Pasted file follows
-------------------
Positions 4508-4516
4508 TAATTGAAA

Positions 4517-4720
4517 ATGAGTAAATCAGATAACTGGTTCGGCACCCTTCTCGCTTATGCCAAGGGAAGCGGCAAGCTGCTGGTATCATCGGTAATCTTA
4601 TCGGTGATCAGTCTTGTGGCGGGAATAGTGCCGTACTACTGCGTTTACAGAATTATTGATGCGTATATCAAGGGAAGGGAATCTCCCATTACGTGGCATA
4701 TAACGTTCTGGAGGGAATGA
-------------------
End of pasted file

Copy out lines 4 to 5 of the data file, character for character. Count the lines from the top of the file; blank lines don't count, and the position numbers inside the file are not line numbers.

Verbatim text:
4517 ATGAGTAAATCAGATAACTGGTTCGGCACCCTTCTCGCTTATGCCAAGGGAAGCGGCAAGCTGCTGGTATCATCGGTAATCTTA
4601 TCGGTGATCAGTCTTGTGGCGGGAATAGTGCCGTACTACTGCGTTTACAGAATTATTGATGCGTATATCAAGGGAAGGGAATCTCCCATTACGTGGCATA